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July 16, 2009


Cynthia Dunn

Saw it. What did you think of the Francis Bacon exhibit?


Thanks for the informative post. I just moved out of NYC. I would go to these fashion exhibits at the Met all the time--so thanks for posting some great photos. Don't the faces on the mannequins look a bit scary??


FYI: The George Michael song is actually entitled "Freedom '90."


The heterosexual dictatorship wants to control the images of gay people, make them all negative or hide them.


The Model as Muse exhibition was poorly conceived, but the sexuality of designers and photographers included is hardly the reason why. In this case it's mostly irrelevant to the topic at hand.
This exhibit is meant to be about the models, very few of whom in the show are known to be lesbian. The fact that Gia Carangi was a lesbian is significant in her tragic biography, but not so much in her actual work, which was fairly mainstream Vogue editorial stuff. And while many of the photographers included are gay, just as many of the most celebrated ones in the show, Irving Penn, Richard Avedon, Peter Lindbergh, Patrick Demarchelier, Arthur Elgort, Gilles Bensimon and Helmut Newton are straight, or presumed to be so. Many, like Penn and William Claxton, were famously married to models featured in the exhibit.
So what's your point? That the exhibition is somehow diminished by not acknowledging that many designers and stylists are gay? Is there anything more obvious to point out? How how does that relate to the models? If there is one industry where being gay is a non-issue it's fashion. Are you interested in perpetuating the stereotype that the only thing gays are good for is fashion and aesthetics, or the myth that all gay men have some sixth sense for design (which they emphatically do not)? I'm all for righteous indignation, but it's not worth much if you don't know where to direct it.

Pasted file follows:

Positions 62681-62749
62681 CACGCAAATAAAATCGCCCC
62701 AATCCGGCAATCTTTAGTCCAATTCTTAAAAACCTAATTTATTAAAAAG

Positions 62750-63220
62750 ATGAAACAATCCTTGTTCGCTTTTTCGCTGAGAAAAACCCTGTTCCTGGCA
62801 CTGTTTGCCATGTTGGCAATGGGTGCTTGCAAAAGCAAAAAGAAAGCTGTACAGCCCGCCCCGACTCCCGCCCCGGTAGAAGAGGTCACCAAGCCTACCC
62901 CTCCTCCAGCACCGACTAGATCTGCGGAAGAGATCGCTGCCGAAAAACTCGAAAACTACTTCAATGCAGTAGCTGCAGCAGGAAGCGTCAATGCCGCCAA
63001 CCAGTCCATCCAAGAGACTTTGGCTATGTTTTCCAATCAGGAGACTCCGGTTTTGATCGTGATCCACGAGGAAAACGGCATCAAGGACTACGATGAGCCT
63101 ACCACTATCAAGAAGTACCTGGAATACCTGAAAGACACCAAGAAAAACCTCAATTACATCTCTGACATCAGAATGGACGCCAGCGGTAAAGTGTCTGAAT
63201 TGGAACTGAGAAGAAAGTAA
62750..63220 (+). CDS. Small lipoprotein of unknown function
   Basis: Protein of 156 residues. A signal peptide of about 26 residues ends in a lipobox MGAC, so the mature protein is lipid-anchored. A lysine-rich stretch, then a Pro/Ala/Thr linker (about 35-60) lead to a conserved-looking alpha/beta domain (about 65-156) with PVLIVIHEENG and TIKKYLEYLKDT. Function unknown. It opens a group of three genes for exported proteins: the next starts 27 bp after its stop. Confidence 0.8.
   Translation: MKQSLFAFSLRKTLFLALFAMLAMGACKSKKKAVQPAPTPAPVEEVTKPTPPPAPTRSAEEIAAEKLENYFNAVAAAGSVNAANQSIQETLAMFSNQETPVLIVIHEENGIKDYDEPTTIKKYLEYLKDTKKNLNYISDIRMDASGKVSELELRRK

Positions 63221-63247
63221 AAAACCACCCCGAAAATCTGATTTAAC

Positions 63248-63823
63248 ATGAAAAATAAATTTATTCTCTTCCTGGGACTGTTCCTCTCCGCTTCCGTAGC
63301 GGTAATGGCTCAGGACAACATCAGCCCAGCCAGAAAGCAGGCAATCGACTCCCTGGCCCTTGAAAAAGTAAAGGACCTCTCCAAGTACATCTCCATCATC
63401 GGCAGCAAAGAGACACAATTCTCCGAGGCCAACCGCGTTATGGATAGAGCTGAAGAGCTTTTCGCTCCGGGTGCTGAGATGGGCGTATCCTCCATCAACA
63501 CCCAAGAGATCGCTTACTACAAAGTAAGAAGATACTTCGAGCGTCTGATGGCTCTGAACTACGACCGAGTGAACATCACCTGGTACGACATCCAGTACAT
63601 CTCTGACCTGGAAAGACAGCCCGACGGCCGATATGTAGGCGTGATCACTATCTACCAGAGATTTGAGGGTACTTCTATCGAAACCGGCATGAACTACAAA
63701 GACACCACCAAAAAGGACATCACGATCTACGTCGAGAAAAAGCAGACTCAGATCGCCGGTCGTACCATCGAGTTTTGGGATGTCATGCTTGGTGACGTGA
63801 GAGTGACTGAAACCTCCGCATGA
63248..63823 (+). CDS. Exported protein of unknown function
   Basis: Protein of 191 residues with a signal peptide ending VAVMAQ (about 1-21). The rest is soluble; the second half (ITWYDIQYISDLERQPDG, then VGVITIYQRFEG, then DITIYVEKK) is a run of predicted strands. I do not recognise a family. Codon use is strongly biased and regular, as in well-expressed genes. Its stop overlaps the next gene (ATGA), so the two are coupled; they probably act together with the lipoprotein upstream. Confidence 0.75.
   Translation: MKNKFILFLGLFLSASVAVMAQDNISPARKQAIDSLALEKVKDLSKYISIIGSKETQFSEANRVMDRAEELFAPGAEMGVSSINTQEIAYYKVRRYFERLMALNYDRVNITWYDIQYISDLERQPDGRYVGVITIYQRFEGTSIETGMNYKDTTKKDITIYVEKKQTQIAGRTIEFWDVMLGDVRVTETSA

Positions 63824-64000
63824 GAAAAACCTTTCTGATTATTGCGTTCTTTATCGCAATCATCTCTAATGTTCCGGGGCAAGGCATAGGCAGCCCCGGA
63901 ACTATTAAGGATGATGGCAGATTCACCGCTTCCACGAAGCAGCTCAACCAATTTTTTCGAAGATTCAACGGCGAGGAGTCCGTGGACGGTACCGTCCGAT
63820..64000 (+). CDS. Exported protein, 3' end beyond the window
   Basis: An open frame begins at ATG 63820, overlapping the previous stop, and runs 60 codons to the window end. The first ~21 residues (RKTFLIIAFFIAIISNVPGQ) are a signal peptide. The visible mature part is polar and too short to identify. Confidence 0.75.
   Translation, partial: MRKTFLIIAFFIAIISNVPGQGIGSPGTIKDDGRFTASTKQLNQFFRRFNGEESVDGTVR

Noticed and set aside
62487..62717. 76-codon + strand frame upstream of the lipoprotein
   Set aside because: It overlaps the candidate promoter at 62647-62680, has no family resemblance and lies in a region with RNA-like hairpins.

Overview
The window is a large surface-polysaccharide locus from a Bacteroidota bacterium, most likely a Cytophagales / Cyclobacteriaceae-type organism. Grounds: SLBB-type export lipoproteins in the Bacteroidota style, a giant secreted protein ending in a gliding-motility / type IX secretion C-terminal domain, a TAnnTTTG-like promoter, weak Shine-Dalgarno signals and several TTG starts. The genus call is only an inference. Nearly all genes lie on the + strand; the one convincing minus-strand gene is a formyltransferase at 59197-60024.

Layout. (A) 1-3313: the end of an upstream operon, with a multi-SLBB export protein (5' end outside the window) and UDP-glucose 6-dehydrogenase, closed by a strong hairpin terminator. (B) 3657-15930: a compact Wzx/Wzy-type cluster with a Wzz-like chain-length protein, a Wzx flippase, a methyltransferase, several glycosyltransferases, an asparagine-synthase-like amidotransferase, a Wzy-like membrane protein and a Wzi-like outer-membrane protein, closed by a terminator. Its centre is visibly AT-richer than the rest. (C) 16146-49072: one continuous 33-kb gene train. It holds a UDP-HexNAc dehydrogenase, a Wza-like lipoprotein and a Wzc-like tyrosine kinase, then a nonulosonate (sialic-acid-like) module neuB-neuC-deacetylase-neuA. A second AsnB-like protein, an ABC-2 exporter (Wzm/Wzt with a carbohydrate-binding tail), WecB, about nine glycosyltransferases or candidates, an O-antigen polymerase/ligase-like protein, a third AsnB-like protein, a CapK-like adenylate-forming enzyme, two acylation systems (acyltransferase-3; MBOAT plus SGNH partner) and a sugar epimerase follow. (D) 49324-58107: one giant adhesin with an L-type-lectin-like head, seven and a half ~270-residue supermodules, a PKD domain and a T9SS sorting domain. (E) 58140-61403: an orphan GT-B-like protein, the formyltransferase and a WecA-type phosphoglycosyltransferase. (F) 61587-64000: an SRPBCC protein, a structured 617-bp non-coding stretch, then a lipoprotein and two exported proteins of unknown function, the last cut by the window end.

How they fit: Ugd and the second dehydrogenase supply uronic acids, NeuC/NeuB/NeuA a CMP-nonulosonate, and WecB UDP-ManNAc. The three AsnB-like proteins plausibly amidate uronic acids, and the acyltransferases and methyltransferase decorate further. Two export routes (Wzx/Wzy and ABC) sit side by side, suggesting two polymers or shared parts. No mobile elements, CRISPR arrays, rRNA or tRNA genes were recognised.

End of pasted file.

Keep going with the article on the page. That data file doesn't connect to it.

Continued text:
The exhibit fails because it is shallow and poorly focused, not because it somehow omits the contributions of gays.


I haven't seen the exhibit, because I can't (I live in Europe), but there's a way to test what you claim, "costume."

Go back and look at the exhibit, and tell us if whatever BIOGRAPHICAL DETAILS of the "straight" people introduced into the show include their romances and their "relationships." If they do, and the biographies of the "same-sex attracted" figures do NOT include their relationships, then everything writte above by the blogger here is true.

He doesn't tell us, but I've noted that this is what is actually done to "gay" figures by the press constantly.

Otherwise, you are absolutely correct, and the BIOGRAPHIES of these artists are, indeed, irrelevant to a show that ought to be about their art, and not about their private lives. However, journalism about the arts and various types of art criticism--including literary criticism--amount to little more than "laundry lists" about the artists' private lives. Homosexuality IS obviously not the subject of fashion design--as it is obviously not the SUBJECT of very many novels or poems--and therefore should not be featured as an important focus of critics' analyses of the art itself. Whenever homosexuality IS part of the SUBJECT, however, of an artwork (as it obviously is in the Whitman poem in the entry above) the critics DO have the right--and, probably, the OBLIGATION--to bring up the authors' interest in and involvement with that aspect of what they've fashioned.


At least there are some mainstream media stories that don't hide the lives of gay artists. http://seattletimes.nwsource.com/html/thearts/2009492356_catchme19.html?cmpid=2628

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